Fighter jets escorted a London-to-Washington, D.C., flight to Boston's Logan airport Wednesday after the pilot declared an emergency because an apparently claustrophobic passenger caused a disturbance, a federal official said.
The federal security official said there was no indication of terrorism and denied reports that the woman had a screw driver, matches and a note referring to al-Qaida.
The female passenger aboard United Flight 923 said she was claustrophobic and became very upset and got into some kind of confrontation with the flight crew, said George Naccara, federal security director for the Transportation Security Administration for Massachusetts' airport.
The disturbance - coming just a week after authorities in London said they foiled a terror plot to blow up trans-Atlantic flights - was enough to concern the pilot to issue an alert, which activated two fighter jets to escort the flight into Logan, Naccara said.
Naccara said he did not believe any items she was carrying were the cause of the outburst. An airport spokesman previously said the woman was carrying lotion, a screw driver and matches, but backed off the statement, and Naccara said it was not true.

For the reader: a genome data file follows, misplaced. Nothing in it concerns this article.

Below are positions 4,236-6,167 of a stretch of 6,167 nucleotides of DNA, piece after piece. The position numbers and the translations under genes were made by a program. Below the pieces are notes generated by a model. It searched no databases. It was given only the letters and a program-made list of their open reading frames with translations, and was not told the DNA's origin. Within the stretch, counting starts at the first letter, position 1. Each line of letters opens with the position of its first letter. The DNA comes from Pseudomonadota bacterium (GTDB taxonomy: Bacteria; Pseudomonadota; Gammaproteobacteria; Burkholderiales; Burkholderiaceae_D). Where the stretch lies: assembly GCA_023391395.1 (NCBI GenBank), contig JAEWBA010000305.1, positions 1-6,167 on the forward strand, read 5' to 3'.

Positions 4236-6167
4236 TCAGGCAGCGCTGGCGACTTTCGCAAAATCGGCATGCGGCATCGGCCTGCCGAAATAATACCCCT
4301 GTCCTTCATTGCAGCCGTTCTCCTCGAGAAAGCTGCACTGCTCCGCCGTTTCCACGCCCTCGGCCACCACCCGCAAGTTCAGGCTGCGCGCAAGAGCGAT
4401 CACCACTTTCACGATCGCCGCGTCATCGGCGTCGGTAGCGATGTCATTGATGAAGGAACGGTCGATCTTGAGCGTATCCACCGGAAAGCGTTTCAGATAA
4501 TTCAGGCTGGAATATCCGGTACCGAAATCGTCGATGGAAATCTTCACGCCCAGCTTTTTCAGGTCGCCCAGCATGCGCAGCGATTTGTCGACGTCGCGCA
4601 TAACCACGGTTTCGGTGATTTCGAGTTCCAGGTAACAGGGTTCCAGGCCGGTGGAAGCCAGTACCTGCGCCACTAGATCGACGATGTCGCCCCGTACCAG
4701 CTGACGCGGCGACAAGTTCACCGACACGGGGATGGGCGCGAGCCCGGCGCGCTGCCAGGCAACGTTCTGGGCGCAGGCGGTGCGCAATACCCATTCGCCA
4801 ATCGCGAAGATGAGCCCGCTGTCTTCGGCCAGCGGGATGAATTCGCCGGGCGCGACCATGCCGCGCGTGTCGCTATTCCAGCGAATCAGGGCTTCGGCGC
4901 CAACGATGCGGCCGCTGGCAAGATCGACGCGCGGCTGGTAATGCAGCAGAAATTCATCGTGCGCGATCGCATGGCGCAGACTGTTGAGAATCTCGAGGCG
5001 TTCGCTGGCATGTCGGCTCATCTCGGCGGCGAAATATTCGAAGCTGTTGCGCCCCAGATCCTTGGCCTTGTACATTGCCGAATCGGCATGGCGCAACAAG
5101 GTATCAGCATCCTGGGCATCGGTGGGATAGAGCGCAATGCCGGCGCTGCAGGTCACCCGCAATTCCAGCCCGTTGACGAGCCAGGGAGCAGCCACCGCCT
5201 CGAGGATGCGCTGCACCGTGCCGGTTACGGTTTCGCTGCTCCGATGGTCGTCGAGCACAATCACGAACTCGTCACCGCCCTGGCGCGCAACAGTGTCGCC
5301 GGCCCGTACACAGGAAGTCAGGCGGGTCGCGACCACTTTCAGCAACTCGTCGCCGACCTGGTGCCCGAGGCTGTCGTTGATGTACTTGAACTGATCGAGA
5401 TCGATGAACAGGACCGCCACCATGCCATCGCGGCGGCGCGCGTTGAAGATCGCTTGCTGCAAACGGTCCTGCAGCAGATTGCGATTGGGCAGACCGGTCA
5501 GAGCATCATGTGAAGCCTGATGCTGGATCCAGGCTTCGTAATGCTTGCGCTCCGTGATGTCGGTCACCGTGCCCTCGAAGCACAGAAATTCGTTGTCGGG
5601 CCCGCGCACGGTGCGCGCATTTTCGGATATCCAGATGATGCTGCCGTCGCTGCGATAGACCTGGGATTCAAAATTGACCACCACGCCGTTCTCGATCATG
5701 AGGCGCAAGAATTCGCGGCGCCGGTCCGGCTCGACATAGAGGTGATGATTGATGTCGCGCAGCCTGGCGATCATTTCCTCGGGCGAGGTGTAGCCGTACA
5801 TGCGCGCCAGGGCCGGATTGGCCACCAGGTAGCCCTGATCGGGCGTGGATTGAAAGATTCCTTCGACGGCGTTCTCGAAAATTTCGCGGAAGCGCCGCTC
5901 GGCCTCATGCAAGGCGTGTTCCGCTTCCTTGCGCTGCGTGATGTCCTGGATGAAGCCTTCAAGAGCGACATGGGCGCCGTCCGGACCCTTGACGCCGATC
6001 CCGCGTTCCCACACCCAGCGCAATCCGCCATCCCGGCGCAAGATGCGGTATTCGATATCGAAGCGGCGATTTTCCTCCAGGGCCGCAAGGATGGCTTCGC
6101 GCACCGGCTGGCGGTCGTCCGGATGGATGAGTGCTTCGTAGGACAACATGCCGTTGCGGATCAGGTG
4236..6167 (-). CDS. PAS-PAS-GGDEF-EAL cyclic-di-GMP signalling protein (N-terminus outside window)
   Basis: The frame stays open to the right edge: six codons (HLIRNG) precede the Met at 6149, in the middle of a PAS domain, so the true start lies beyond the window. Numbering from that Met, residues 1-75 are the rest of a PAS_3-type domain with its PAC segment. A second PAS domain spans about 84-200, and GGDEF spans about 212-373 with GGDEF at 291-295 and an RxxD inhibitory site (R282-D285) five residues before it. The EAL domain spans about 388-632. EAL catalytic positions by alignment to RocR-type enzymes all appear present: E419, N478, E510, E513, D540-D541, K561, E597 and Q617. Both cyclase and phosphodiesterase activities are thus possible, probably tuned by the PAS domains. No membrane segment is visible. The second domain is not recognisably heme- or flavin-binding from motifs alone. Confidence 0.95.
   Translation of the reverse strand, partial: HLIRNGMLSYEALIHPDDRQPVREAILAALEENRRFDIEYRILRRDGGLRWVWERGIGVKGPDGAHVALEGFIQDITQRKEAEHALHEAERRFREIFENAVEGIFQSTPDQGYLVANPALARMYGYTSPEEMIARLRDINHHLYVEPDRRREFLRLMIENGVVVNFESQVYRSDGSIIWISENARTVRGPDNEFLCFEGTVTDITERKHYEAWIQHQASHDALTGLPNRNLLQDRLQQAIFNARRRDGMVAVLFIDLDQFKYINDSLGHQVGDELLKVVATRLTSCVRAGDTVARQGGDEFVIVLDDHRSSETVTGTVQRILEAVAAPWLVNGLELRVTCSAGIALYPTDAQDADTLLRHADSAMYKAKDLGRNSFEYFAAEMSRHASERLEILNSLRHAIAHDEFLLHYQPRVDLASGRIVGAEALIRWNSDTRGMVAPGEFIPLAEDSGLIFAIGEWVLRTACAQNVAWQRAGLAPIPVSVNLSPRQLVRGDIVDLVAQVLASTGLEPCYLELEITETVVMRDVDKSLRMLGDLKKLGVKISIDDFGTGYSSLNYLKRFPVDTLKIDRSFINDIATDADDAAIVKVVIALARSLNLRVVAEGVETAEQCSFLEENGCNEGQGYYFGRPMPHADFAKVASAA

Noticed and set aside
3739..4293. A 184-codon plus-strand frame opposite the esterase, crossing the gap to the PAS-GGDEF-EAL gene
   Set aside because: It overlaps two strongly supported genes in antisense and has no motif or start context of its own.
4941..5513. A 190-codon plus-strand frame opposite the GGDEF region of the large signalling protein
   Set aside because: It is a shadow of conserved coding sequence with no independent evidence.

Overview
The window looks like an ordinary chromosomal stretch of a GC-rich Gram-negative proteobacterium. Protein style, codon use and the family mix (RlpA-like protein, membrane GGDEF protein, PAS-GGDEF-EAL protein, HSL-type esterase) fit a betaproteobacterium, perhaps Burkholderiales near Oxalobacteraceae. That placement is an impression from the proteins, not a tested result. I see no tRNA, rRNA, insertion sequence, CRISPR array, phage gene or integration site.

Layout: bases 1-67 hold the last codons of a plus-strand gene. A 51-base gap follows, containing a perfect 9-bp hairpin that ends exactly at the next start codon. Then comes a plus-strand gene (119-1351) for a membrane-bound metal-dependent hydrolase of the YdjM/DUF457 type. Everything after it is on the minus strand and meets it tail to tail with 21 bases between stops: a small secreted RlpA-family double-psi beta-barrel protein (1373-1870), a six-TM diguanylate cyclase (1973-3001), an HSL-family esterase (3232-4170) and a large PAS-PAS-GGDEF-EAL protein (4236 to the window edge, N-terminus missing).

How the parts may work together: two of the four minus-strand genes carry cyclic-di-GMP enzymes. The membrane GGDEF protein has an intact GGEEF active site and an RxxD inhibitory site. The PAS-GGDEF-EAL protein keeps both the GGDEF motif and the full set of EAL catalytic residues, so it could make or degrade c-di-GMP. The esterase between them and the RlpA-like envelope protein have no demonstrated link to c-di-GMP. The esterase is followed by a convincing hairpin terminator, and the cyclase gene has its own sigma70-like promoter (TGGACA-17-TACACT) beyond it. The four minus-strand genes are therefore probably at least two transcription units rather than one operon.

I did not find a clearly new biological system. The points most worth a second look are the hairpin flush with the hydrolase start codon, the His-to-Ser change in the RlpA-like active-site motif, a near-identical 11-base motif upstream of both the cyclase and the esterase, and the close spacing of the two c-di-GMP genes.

The flight, with 182 passengers and 12 crew members landed safely, UAL Corp. spokesman Brandon Borrman said.
State Police and federal agencies took control of the plane after it landed.
Passengers were taken off the plane and loaded onto a bus. Naccara said the passengers were being interviewed. He had no information whether passengers had helped to subdue her.
Passenger luggage was removed from the plane and put on the tarmac, where it was rechecked by security officials and trained dogs.
AP reporters Jay Lindsay and Nancy Rabinowitz contributed to this report.
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